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Emotet trojan is back with a bang

Emotet gang takes their operation to a whole new level, showing why they're today's most dangerous malware. It would seem it now has taken on new tactics in the form of hijacking users old email chains and then responding from a spoofed address to portray legitimacy, this additional tactic can heighten a hackers chances when stealing financial information once a victim has been lured into clicking on said malicious content. Targeted emails appears to affect both private and public sectors, including government, particularly those that provide financial and banking services.

Emotet is a known banking Trojan, discovered five years ago, first in Europe and the USA. It started out stealing information from individuals, like credit card details. It has been lurking around since 2014 and has evolved tremendously over the years, becoming major threat that infiltrates corporate networks and spreads other strains of malware.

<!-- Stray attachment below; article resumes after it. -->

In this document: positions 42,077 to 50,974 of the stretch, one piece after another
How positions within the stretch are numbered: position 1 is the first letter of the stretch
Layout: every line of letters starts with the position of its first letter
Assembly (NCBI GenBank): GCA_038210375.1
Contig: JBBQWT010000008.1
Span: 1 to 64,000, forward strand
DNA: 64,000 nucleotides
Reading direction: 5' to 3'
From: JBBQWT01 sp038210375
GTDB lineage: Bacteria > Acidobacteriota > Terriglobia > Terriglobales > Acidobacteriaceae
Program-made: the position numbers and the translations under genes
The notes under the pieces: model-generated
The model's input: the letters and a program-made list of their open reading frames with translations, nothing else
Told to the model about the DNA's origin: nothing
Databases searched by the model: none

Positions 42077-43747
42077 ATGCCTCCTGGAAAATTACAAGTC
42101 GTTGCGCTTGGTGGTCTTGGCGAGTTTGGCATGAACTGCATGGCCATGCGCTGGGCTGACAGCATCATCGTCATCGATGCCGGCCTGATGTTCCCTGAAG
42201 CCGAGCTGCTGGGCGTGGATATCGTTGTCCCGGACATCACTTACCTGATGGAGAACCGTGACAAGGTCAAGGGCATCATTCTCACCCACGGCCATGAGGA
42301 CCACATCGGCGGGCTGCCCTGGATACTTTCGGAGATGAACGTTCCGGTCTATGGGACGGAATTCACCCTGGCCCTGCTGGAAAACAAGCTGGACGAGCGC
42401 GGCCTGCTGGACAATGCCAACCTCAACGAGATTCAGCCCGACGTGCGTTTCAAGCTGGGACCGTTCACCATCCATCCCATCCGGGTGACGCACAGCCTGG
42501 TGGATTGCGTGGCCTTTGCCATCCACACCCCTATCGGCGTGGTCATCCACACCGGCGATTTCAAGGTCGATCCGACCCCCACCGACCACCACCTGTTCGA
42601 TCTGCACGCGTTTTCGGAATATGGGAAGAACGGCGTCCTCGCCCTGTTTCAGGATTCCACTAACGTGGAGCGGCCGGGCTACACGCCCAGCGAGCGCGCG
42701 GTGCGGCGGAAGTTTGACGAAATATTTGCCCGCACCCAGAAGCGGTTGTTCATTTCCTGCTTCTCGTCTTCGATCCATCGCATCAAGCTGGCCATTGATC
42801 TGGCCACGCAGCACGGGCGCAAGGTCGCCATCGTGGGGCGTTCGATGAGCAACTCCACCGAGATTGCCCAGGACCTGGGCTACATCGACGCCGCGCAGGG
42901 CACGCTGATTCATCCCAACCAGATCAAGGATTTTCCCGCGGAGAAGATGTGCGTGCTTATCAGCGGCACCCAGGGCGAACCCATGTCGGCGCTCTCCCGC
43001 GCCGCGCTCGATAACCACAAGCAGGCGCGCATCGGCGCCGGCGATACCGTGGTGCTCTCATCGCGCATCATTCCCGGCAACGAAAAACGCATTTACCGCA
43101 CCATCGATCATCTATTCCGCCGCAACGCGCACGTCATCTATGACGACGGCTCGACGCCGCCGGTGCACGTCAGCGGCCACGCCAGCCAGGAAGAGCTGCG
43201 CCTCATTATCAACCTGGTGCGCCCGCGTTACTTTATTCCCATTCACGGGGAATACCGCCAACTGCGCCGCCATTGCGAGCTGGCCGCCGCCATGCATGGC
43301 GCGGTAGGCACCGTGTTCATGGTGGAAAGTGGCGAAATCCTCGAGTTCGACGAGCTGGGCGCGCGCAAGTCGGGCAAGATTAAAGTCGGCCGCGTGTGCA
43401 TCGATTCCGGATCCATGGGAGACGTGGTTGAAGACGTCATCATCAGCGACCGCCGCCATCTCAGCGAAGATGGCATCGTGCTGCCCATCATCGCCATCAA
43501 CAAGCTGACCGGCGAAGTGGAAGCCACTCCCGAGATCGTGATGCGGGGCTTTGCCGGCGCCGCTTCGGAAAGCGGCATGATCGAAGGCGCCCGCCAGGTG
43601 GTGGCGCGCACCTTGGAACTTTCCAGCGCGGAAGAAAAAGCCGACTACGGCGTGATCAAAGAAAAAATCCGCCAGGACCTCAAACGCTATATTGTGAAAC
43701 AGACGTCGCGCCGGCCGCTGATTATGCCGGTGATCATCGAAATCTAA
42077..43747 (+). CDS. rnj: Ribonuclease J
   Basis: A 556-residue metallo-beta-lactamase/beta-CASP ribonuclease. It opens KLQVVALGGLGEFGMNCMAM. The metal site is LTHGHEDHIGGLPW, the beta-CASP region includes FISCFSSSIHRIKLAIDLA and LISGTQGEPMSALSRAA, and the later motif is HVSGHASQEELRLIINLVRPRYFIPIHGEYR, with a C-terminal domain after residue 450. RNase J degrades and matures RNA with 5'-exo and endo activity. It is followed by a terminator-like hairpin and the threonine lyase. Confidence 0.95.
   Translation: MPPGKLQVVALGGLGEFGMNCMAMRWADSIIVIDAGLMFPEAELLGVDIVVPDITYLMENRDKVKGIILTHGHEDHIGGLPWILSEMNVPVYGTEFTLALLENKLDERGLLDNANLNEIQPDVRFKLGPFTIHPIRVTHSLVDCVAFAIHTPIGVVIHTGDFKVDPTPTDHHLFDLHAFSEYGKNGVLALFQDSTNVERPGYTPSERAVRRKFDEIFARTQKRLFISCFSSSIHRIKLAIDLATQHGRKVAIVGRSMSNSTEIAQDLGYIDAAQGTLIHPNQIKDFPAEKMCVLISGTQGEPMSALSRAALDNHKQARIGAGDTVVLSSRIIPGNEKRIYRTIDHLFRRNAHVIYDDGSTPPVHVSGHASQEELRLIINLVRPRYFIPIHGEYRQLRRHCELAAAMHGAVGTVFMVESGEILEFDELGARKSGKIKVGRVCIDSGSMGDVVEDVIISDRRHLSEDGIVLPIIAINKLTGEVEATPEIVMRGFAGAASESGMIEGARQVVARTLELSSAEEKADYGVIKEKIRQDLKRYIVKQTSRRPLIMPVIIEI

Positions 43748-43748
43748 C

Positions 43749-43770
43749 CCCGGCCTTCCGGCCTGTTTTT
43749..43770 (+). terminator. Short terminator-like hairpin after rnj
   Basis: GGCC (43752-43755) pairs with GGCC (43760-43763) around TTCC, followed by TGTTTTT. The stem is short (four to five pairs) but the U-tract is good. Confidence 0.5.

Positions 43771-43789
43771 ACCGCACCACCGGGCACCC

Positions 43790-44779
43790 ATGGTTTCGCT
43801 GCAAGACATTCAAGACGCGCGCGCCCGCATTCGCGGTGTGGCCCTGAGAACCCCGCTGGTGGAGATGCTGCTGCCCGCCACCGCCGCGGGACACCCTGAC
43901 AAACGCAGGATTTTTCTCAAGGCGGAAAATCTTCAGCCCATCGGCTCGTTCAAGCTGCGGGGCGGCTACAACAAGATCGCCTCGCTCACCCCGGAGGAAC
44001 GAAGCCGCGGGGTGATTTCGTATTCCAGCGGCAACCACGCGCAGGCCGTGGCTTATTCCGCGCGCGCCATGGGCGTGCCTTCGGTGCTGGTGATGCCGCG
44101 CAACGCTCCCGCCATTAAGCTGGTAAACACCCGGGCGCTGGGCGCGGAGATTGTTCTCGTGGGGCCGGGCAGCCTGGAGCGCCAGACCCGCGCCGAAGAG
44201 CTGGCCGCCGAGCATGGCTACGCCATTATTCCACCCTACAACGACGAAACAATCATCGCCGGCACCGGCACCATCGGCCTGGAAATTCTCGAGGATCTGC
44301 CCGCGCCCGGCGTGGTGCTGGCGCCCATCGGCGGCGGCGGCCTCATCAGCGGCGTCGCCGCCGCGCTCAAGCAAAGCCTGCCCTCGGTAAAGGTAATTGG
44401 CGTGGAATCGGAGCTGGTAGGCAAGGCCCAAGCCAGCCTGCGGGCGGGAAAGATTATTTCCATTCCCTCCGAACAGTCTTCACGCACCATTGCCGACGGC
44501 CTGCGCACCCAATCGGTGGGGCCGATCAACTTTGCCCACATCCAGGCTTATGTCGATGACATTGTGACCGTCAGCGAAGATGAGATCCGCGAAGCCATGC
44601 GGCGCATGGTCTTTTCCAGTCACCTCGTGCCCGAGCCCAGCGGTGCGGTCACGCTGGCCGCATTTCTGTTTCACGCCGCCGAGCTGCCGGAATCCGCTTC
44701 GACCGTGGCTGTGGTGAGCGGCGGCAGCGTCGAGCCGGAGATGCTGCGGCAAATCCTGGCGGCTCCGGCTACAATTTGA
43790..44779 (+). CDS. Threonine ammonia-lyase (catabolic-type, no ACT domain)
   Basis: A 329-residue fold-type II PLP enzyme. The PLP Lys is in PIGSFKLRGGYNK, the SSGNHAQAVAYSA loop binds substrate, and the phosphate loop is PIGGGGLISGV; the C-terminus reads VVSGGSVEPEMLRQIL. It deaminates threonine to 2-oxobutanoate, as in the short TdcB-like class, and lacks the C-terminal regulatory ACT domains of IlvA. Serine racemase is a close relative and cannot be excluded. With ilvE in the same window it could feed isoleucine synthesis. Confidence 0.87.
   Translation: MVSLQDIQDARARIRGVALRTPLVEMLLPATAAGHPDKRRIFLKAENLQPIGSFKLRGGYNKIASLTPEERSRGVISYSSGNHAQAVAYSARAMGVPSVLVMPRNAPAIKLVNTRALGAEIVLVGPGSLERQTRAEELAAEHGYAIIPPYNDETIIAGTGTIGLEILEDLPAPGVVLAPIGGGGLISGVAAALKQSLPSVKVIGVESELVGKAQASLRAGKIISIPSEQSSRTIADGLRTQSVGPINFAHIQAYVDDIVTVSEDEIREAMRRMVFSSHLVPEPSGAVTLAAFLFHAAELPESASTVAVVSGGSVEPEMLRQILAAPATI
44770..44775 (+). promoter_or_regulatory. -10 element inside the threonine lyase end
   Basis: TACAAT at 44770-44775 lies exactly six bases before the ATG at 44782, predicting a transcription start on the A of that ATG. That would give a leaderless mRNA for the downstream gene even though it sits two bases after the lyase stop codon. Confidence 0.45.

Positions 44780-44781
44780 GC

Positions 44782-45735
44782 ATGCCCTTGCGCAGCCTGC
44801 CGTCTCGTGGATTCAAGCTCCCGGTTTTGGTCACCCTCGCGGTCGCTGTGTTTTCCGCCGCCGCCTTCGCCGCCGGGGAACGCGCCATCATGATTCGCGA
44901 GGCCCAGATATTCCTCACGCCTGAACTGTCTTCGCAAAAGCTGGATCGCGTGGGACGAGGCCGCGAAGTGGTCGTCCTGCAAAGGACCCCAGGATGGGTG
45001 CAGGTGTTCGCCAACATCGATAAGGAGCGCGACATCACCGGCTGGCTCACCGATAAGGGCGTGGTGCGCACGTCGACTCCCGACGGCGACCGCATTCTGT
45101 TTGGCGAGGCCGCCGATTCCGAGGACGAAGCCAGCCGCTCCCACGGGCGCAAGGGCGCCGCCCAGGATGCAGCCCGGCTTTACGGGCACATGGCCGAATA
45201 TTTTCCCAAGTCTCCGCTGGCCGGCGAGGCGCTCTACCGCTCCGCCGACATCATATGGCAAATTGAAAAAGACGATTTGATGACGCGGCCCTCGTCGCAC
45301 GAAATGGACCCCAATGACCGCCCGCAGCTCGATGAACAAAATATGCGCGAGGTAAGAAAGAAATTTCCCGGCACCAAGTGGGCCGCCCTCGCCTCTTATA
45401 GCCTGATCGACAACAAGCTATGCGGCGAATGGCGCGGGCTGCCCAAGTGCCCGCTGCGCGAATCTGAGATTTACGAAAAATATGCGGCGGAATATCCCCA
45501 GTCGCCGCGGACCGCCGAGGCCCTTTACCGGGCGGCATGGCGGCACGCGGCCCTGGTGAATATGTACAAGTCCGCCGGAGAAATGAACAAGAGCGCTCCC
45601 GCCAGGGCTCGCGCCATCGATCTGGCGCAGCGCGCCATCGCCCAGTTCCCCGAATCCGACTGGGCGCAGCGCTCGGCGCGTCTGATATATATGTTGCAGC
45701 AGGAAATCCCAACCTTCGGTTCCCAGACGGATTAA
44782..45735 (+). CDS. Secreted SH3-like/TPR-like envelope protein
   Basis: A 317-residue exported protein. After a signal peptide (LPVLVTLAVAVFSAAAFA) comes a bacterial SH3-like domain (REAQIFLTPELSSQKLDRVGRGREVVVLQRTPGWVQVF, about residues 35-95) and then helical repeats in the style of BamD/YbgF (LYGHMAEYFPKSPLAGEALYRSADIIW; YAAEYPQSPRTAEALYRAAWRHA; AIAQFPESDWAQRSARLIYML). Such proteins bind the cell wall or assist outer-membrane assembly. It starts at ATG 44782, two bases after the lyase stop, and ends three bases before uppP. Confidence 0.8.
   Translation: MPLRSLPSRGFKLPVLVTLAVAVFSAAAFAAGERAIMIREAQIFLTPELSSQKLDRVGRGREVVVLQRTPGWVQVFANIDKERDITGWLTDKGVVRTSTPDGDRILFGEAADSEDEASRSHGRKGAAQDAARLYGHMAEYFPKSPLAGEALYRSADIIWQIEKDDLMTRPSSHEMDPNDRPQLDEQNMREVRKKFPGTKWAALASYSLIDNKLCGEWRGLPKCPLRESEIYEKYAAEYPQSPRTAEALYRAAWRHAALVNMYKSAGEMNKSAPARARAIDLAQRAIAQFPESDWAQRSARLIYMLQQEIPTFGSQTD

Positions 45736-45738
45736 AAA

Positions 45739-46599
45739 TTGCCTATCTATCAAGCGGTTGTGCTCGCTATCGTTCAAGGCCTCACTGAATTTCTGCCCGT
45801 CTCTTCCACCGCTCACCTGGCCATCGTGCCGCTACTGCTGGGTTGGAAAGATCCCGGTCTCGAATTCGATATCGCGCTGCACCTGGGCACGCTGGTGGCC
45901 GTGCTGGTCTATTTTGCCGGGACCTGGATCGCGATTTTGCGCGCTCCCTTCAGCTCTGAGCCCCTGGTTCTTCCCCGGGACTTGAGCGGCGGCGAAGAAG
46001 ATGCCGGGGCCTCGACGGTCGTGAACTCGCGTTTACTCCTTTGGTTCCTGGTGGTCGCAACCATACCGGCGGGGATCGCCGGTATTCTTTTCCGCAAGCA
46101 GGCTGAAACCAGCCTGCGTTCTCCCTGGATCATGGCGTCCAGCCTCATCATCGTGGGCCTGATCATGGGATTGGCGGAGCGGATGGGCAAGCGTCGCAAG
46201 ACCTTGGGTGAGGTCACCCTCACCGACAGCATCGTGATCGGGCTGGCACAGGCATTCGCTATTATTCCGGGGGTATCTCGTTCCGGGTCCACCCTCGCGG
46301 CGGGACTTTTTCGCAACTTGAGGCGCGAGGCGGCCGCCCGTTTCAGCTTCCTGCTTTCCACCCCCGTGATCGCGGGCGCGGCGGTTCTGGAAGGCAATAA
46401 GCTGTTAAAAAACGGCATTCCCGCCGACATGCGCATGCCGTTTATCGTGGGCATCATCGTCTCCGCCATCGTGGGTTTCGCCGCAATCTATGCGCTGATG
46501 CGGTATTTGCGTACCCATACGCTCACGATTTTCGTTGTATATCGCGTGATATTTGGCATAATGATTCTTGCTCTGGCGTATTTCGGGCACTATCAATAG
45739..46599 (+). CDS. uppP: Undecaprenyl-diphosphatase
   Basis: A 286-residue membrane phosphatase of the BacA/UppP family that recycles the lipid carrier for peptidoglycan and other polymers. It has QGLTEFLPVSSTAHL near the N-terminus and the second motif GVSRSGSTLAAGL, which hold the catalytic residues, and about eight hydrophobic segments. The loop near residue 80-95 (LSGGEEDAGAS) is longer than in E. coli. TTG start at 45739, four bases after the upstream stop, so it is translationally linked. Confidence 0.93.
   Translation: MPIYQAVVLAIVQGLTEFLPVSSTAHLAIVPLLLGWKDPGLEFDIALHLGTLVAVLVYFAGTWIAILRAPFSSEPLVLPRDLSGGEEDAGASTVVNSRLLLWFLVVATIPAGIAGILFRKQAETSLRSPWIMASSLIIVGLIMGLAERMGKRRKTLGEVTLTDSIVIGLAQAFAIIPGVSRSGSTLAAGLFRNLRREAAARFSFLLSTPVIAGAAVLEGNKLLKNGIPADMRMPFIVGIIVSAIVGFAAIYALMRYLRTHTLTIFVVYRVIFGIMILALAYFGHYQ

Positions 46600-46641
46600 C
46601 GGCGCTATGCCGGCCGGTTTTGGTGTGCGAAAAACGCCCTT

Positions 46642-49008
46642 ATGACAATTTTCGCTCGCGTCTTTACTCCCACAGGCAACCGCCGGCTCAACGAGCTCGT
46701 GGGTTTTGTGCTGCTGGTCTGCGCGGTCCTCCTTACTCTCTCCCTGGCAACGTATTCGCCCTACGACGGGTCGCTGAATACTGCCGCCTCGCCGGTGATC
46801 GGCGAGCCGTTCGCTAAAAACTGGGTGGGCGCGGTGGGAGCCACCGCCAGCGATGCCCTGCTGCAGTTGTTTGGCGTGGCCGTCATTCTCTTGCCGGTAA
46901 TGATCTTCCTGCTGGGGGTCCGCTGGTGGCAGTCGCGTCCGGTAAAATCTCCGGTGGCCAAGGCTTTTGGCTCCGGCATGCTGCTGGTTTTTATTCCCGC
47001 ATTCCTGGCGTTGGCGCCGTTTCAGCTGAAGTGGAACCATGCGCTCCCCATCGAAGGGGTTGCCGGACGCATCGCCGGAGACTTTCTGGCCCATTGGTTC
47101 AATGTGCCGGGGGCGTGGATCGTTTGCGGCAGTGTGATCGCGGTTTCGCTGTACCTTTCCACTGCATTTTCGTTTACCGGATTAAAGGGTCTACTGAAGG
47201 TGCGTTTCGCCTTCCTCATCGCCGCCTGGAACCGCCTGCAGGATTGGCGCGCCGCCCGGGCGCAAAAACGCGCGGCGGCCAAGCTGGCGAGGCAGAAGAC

It injects itself into a user’s device via malspam links or attachments, with the intent to steal financial data. It targets banking emails and can sometimes deploy further attacks once inside a device.

The Emotet malware gang is now using a tactic that has been previously seen used by nation-state hackers.

The U.S. Department of Homeland Security published an alert on Emotet in July 2018, describing it as “an advanced, modular banking Trojan that primarily functions as a downloader or dropper of other banking Trojans,” and warning that it’s very difficult to combat, capable of evading typical signature-based detection, and determined to spread itself. The alert explains that “Emotet infections have cost SLTT (state, local, tribal, and territorial) governments up to $1 million per incident to remediate.”

This campaign targeted mainly Chile and used living off the land techniques (LotL) to bypass Virus Total detections. This up and coming tactic uses already installed tools on a users’ device to remain undetected for as long as possible.
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Emotet

Emotet Trojan

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